|Iran Deal (ID)||General Terms (GT)||Student Marches (SM)||Santa Fe Shooting (SS)||Mean|
|Deep Learning Models|
Our neural-network based models are built using Keras library555https://keras.io/
. The models used feature vectors (Glove, SKP, DMJ) as input. Because Glove is a word vector embeddings, we use a recurrent layer right above the input to create a fixed size sentence embeddings vector. For SKP, DMJ and SKPDMJ, the concatenated sentence representation is used as the input to the next fully connected layer. The fully connected layer is composed of relu activation unit followed by a dropout (20 %) and batch normalization. For all models, a final softmax layer is used to predict the output. The training of SKPDMJ model also followed the same pattern except the concatenation of SKP and DMJ features which is used as the input. The models are trained using ‘RMSProp’ optimizer using a categorical cross-entropy loss function. The number of fully connected layers and the learning rate were used as hyper-parameter. The learning rate we tried were in rangeto . The fully-connected layer size we tried varied from to . Once we find the best value for these hyper parameters by initial experiments, they remain unchanged during training and testing the performance of the model for all four events. For all models we find that a single fully connected layer performs better than multi-layered fully connected networks, so we use single layer network for all the results discussed next.
Results and Discussion
We summarize the performance of the models in Tab. 4 in which we show the f1 score (micro) for all models for each dataset. As we can observe, if we consider the mean values across events, the replies-based models perform better. The performance is better not just when compared with quotes but also when compared with combined quotes and replies data. In fact, in all but one case, the model trained on combined data performs worse than both the replies based model and quotes based model. This confirms our earlier suspicion that people use quotes and replies in different ways on Twitter, and it is better to train separate models for inferring stance in quotes and replies.
If we compare the input features (Glove, SKP, DMJ, SKPDMJ), we can observe that most models are only slightly better than the majority (class) based model, which means that this problem is very challenging. The SVM model that used TF-IDF text features is the simplest yet performs as good as the deep learning models. Only on the combined data, the SVM is .01 worse than the Glove based model. This is not completely unexpected, as we know that most deep learning models require a lot of data to train, and in our case, we barely have a few thousand examples. What is more interesting is that even among the deep learning models, the Glove features based model that is the simplest to train, performs better than all other feature-based models. This is also unexpected given that earlier work, e.g., , has indicated the benefit of using sentence vectors (SKP, DMJ and SKPDMJ) in comparison to word vectors based models (GLove). This phenomenon could partially be because of the difference in the models used in the earlier work.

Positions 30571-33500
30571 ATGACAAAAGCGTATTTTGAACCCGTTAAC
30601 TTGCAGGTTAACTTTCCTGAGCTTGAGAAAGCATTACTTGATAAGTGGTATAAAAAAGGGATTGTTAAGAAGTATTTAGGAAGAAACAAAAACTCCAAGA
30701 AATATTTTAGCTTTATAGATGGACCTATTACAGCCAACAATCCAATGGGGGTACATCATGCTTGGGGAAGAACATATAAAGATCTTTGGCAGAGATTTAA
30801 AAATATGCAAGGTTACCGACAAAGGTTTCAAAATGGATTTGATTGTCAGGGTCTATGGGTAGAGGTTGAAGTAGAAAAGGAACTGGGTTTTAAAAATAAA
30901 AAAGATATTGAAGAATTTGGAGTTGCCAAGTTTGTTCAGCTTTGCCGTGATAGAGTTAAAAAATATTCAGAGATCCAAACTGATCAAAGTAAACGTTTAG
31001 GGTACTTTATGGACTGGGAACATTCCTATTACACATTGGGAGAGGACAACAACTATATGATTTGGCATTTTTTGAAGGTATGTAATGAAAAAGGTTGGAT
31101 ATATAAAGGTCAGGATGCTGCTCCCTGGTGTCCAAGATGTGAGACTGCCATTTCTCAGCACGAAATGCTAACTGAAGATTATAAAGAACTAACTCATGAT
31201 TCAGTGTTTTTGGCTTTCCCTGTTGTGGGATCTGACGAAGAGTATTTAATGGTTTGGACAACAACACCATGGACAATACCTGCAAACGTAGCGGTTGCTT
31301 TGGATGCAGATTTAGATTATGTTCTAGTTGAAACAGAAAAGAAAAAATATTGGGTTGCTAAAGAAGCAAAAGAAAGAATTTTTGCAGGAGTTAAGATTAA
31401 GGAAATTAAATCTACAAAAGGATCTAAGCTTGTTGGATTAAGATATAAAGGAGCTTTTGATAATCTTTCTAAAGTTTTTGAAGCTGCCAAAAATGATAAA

If we consider the confusion matrix as shown in Fig. 8, we can observe that the ‘Denial’ class is the best performing class followed by ‘support’ class. This is aligned with the overall objective of this research to improve the denial class performance. In future work, we would like to combine the dataset prepared in earlier research  where ‘comment’ is the majority class and and this new dataset that has more ‘Denial’ and ‘Support’ labels.
Conclusion and Future Work
In this research, we created a new dataset that has stance labels for replies (and quotes) on Twitter posts on three controversial issues and on additional examples which do not belong to any specific topic. To overcome the limitations of prior research, we developed a collection methodology that is skewed toward non-neutral responses, and therefore has a more balanced class distribution as compared with prior datasets that have ‘Comment’ as the majority class. We find that, when applied to contentious events, our methodology is effective at recovering contentious conversations and more non-neutral threads. Finally, our dataset also separates quotes and replies and is the first dataset to have stance labels for quotes. We envision that this dataset will allow other researchers to train and test models to automatically learn the stance taken by social-media users while replying to (or quoting) posts on social media.
We also experimented with few machine learning models and evaluated their performance. We find that learning stance in conversations is still a challenging problem. Yet stance mining is important as conversations are the only way to infer negative links between users of many platforms, and therefore inferring stance in conversations could be very valuable. We expect that our new dataset will allow the development of better stance learning models and enable a better understanding of community polarization and the detection of potential rumors.